The Via Podiensis or the Le Puy Route is one of the four routes through France on the pilgrimage to the tomb of St. James the Great in Santiago de Compostela in Galicia in northwest Spain. It leaves from Le-Puy-en-Velay and crosses the countryside in stages to the basque village of Ostabat. Near there it merges with two of the other routes, the via Turonensis and the via Lemovicensis which merge a little earlier.
The three then become the Navarre Route, passing via the French town of Saint-Jean-Pied-de-Port and crossing the Pyrenees and the Spanish border by one path or another to Roncesvalles in the Spanish province of Basse-Navarre. Together they serve as the principal pilgrimage route across Spain, known as the Camino frances. The fourth French route, the via Tolosane, crosses the Pyrenees at a different point (Somport), becomes the Aragonese Way when it enters Spain, and joins the Camino frances further to the west.
Before le Puy, the via Gebennensis leaves from Geneva, gathering Swiss and German pilgrims and feeding into the via Podiensis. Though it bears a Latin name, the via Gebennensis is a modern route laid out in 1980-90, though the numerous hospitals it passes testify to the passage of pilgrims along this route in earlier ages.
From Geneva to the Pyrenees, the two routes (via Gebennensis and via Podiensis) are waymarked as one of the French major hiking routes, the GR 65, with a few local variations or detours, including GR 651 through the valley of Célé and GR 652 via Rocamadour.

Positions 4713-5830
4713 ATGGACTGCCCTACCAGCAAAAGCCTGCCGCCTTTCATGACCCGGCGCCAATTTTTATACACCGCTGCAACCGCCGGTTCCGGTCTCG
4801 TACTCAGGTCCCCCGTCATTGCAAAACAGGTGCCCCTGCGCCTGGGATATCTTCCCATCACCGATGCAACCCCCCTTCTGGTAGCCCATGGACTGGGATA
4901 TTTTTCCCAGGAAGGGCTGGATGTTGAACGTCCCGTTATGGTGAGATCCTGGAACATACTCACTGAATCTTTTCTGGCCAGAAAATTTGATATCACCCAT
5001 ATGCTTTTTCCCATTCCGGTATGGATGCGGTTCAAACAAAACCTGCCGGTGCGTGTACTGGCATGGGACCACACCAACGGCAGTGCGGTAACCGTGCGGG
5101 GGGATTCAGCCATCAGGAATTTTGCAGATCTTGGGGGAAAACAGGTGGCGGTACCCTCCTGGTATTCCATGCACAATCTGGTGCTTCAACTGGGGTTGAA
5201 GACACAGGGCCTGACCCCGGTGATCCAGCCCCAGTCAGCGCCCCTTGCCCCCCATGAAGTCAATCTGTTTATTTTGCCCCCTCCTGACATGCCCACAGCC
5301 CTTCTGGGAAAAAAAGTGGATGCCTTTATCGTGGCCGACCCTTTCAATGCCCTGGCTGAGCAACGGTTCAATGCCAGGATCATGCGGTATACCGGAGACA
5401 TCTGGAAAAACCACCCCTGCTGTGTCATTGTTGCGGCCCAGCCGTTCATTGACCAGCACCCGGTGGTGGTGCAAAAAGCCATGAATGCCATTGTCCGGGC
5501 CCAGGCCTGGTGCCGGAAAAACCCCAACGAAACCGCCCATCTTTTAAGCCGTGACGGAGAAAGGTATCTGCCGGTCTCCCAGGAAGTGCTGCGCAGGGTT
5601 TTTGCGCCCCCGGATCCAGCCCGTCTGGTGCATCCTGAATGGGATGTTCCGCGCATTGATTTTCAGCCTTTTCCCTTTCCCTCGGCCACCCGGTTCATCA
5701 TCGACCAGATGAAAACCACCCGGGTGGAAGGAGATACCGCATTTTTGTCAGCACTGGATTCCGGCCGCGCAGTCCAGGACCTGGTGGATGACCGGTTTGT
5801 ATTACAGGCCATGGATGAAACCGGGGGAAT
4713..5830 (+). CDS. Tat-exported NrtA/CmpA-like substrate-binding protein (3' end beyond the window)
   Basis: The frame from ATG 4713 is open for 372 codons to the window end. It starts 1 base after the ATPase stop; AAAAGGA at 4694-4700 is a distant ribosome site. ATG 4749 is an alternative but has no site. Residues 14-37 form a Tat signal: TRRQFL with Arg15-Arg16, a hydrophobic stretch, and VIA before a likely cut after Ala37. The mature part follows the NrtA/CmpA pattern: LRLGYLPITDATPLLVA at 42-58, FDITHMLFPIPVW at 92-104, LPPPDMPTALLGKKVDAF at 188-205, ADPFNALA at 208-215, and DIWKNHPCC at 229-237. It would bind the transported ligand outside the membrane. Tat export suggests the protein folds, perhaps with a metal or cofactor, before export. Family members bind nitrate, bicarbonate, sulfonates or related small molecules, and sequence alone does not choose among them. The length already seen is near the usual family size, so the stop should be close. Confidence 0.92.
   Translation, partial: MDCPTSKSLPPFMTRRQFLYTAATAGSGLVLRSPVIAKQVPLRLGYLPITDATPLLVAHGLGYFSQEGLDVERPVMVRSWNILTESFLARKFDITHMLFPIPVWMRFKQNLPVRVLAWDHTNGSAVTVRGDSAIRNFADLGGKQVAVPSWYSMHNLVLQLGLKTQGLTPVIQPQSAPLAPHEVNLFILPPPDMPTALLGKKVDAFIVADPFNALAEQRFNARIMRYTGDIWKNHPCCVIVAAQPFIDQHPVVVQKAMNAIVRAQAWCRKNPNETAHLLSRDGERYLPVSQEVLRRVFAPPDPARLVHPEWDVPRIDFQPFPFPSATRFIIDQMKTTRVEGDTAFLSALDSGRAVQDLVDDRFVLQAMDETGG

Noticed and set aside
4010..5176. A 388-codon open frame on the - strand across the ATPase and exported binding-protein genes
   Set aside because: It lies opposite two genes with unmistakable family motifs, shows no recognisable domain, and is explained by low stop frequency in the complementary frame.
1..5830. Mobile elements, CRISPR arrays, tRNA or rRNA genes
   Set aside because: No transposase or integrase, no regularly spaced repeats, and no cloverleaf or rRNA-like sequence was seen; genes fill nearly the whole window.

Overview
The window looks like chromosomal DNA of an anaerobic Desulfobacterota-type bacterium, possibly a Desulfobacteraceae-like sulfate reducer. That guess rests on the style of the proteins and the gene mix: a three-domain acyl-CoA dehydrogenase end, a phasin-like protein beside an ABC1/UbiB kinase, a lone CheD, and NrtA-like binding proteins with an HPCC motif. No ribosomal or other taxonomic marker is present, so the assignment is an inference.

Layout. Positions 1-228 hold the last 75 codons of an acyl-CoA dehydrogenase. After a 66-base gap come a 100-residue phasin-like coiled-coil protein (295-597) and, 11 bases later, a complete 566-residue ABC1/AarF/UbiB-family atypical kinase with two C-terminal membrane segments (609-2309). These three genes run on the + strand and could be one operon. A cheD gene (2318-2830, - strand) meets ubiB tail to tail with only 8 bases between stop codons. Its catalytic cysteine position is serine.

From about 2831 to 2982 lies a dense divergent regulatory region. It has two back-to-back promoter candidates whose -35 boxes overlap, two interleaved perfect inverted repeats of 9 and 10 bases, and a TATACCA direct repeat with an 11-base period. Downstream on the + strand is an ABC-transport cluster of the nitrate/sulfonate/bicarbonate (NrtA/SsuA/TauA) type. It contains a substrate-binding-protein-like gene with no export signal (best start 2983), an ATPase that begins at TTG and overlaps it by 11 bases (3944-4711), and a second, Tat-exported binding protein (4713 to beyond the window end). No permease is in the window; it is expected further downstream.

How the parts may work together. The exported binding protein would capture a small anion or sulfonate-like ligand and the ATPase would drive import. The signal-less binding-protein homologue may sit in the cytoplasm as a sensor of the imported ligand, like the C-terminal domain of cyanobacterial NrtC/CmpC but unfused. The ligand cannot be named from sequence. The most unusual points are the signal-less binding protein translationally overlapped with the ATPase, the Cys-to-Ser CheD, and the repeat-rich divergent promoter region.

- the via Turonensis, leaving from Paris, passing through Tours
- the via Lemovicensis, leaving from Vézelay, passing through Limoges
- the via Podiensis, leaving from Puy-en-Velay, passing through Cahors and Moissac
- the via Tolosane, leaving from Arles, passing through Toulouse
In 950 or 951, Godescalc, bishop of Le Puy-en-Velay, set off on a pilgrimage to Santiago de Compostella. He was the first non-Hispanic to undertake the pilgrimage, leading a large caravan that included members of the clergy, their staff and servants, various nobles and gentlemen, their retainers and men at arms.
The modern route
- In Haute-Loire
- In Lozère
- In Aveyron
- In Lot
A variant route follows the valley of the river Lot, passing Gréalou, Cajarc, and Varaire. A second variation passes through the valley of the Célé, Espagnac-Sainte-Eulalie, Marcilhac-sur-Célé, Sauliac-sur-Célé, Cabrerets, Saint-Cirq-Lapopie. The two variants converge and pass through Cahors, Labastide-Marnhac, Lhospitalet, Lascabanes, Montcuq. A third variant running north of the route passes through Rocamadour.
- In Gers
The route passes Saint-Antoine-sur-l'Arrats, Flamarens, Miradoux, Lectoure, La Romieu, Condom, Valence-sur-Baïse, Larressingle, Beaumont sur l'Osse, the Abbaye de Flaran (off the route), Montréal-du-Gers, Lauraët, Lagraulet-du-Gers, Eauze, Manciet, Nogaro, Barcelonne-du-Gers.
- In Landes
- In the Pyrénées-Atlantiques
The route passes Arzacq-Arraziguet, Vignes, Louvigny, Uzan, Pomps, Arthez-de-Béarn, Sauvelade, Navarrenx, Charre, Aroue, Saint-Palais, or Garris, Ostabat, Larceveau-Arros-Cibits, Saint-Jean-le-Vieux, Saint-Jean-Pied-de-Port. The final stage passes via the Roncevaux Pass (elevation 1057 m.) to reach the village of Roncesvalles.
The distance from Roncesvalles to Santiago de Compostela is 738 kilometers (459 miles).
- J. van Herwaarden and Wendie Shaffer, Between Saint James and Erasmus (Gunter Narr Verlag, 2003), ISBN 90-04-12984-7, 356-9
- Parsons, Nicholas (2007). Worth the Detour: A History of the Guidebook. Sutton. p. 78.
- Conant, Kenneth J. (1978). Carolingian and Romanesque Architecture: 800 to 1200, 4th ed. Yale University Press. p. 158.
- Chabaud, Marie-France (1997). Les Chemins de Saint-Jacques-de-Compostelle en France. Nouvelles Editions Latines. p. 30. ISBN 978-2723320146.
- Hiking map and Gps track 4UMaps